1. The standards have been modified to be appropriate for this unit. Text in gray font is part of the Michigan K-12 standard but does not apply to this unit. Text in brackets denotes a modification that has been made to the standard.
  2. The standards contain content that is developed and/or utilized across multiple units.

Modified For this Unit

The Real Number System

HSN-RN.B. Use properties of rational and irrational numbers and that the product of a nonzero rational number and an irrational number is irrational.

HSN-RN.B.3. Explain why the sum or product of two rational numbers is rational; that the sum of a rational number and an irrational number is irrational; and that the product of a nonzero rational number and an irrational number is irrational.

 

Creating Equations

HSA-CED.A. Create equations that describe numbers or relationships.

HSA-CED.A.1. Create equations and inequalities in one variable and use them to solve problems. Include equations arising from linear and quadratic functions, and simple rational and exponential functions.

 

Reasoning with Equations & Inequalities

HSA-REI.A. Understand solving equations as a process of reasoning and explain the reasoning.

HSA-REI.A.2. Solve simple rational and radical equations in one variable, and give examples showing how extraneous solutions may arise.

HSA-REI.D. Represent and solve [rational] equations and inequalities graphically.

HSA-REI.D.11. Explain why the x-coordinates of the points where the graphs of the equations y = f(x) and y = g(x) intersect are the solutions of the equation f(x) = g(x); find the solutions approximately, e.g., using technology to graph the functions, make tables of values, or find successive approximations. Include cases where f(x) and/or g(x) are linear, polynomial, rational, absolute value, exponential, and logarithmic functions.

 

Developed and/or Utilized Across Multiple Units

Creating Equations

HSA-CED.A. Create equations that describe numbers or relationships.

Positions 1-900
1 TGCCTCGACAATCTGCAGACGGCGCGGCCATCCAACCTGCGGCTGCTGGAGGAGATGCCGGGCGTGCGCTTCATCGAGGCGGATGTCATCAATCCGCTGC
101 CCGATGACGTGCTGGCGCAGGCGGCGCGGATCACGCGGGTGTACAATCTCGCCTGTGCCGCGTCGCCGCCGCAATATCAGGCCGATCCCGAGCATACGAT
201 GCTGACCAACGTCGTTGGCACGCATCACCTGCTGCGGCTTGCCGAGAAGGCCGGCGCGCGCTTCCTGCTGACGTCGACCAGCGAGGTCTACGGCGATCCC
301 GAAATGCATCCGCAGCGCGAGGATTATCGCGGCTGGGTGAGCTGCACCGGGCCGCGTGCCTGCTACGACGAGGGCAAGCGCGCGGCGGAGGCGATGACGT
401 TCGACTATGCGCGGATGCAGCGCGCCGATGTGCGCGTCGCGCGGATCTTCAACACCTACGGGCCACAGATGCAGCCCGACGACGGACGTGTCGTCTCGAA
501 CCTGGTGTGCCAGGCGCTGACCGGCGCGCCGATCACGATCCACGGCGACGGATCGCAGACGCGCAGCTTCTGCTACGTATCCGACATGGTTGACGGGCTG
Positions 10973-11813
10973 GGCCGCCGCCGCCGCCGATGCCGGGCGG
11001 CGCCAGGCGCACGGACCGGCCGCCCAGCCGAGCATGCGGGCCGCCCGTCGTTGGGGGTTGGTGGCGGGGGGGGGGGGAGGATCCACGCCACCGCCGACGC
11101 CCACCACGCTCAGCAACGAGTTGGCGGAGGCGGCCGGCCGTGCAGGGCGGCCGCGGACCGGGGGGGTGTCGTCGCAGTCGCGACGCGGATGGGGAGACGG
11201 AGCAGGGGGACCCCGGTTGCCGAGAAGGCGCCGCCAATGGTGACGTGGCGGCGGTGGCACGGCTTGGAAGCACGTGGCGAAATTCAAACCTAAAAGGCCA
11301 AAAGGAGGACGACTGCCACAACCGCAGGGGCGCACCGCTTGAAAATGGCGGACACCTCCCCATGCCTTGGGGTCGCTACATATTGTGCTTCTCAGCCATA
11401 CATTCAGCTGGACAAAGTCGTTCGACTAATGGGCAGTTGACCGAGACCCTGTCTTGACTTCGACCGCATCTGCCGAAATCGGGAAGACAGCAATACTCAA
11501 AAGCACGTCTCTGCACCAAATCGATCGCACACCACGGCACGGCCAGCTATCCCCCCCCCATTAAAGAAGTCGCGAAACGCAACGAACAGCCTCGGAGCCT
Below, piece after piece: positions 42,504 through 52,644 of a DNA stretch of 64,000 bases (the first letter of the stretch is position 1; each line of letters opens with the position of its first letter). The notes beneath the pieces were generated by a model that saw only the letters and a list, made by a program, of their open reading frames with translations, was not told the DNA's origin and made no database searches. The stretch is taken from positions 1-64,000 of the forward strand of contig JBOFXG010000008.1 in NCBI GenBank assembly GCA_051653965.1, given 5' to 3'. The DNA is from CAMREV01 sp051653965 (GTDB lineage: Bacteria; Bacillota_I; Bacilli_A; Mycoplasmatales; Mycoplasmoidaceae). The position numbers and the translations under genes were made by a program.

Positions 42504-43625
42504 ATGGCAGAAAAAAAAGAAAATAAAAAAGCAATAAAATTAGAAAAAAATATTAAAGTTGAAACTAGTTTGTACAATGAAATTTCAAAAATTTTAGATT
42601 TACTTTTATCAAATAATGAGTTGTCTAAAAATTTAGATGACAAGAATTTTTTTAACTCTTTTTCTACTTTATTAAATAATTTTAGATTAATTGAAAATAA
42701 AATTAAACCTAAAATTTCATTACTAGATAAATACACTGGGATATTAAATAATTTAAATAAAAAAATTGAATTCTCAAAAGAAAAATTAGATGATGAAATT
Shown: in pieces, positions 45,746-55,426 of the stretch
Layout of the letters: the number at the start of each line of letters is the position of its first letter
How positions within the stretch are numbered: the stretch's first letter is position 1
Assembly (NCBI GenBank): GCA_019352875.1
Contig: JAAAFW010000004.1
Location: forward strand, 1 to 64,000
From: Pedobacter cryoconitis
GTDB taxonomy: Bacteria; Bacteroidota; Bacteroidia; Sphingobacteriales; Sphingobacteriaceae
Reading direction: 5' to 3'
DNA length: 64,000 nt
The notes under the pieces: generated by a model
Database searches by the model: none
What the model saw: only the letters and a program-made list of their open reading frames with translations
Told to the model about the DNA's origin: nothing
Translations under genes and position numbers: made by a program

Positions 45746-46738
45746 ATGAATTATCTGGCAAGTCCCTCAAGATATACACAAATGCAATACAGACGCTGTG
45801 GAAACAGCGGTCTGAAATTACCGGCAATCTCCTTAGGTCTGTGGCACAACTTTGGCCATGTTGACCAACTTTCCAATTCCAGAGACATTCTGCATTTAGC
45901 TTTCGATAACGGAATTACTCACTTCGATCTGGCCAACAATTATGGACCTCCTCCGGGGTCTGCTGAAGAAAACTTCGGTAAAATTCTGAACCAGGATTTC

HSA-CED.A.2. Create [rational] equations in two or more variables to represent relationships between quantities; graph equations on coordinate axes with labels and scales.

Interpreting Functions

HSF-IF.C. Analyze functions using different representations.

HSF-IF.C.7. Graph functions expressed symbolically and show key features of the graph, by hand in simple cases and using technology for more complicated cases.

 

Building Functions

HSF-BF.B. Build new functions from existing functions.

HSF-BF.B.3. Identify the effect on the graph of replacing f(x) by f(x) + k, k f(x), f(kx), and f(x + k) for specific values of k (both positive and negative); find the value of k given the graphs. Experiment with cases and illustrate an explanation of the effects on the graph using technology. Include recognizing even and odd functions from their graphs and algebraic expressions for them.

 

Interpreting Functions

HSF-IF.B. Interpret functions that arise in applications in terms of the context.

HSF-IF.B.5. Relate the domain of a function to its graph and, where applicable, to the quantitative relationship it describes.

For example, if the function h(n) gives the number of person-hours it takes to assemble n engines in a factory, then the positive integers would be an appropriate domain for the function.★

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Essential Questions
Essential/Focus Questions
  1. How can equations and tables of values for rational functions help reveal key features their graphs?

  2. How can the key features of graphs of rational functions be used to create an algebraic model?
  3. How do different forms of rational functions highlight structures where polynomial functions or transformations can aid in analyzing rational functions?

  4. (+) How does understanding operations with rational numbers inform operations with rational expressions?

Content (Key Concepts)

asymptote (horizontal, vertical, slant)

continuity (continuous, discontinuous, holes/undefined points)

domain and range

end behavior

rational function

solutions to rational equations (extraneous solutions and solutions)

intercepts (x-intercept, y-intercept)

 

 

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Unit Assessment Tasks
Skills (Intellectual Processes)

Standards for Mathematical Practice

Students will have opportunities to:

  • construct viable arguments and critique the reasoning of others by analyzing and using multiple representations of rational functions;
  • look for and make use of structure within rational functions (represented in multiple ways) by making connections to knowledge of other families of functions (such as polynomial functions);

  • reason abstractly and quantitatively within mathematical and real world contexts involving rational functions, connecting operations with rational numbers to operations with rational functions, and transferring meaning between multiple representations of rational functions; and

  • use appropriate tools strategically while working with rational functions by making thoughtful decisions about when to use technology and taking into account its limitations in representation.

 

 

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Lesson Plan Sequence
Lesson Plans (Sequence)
Resources
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Wayne RESA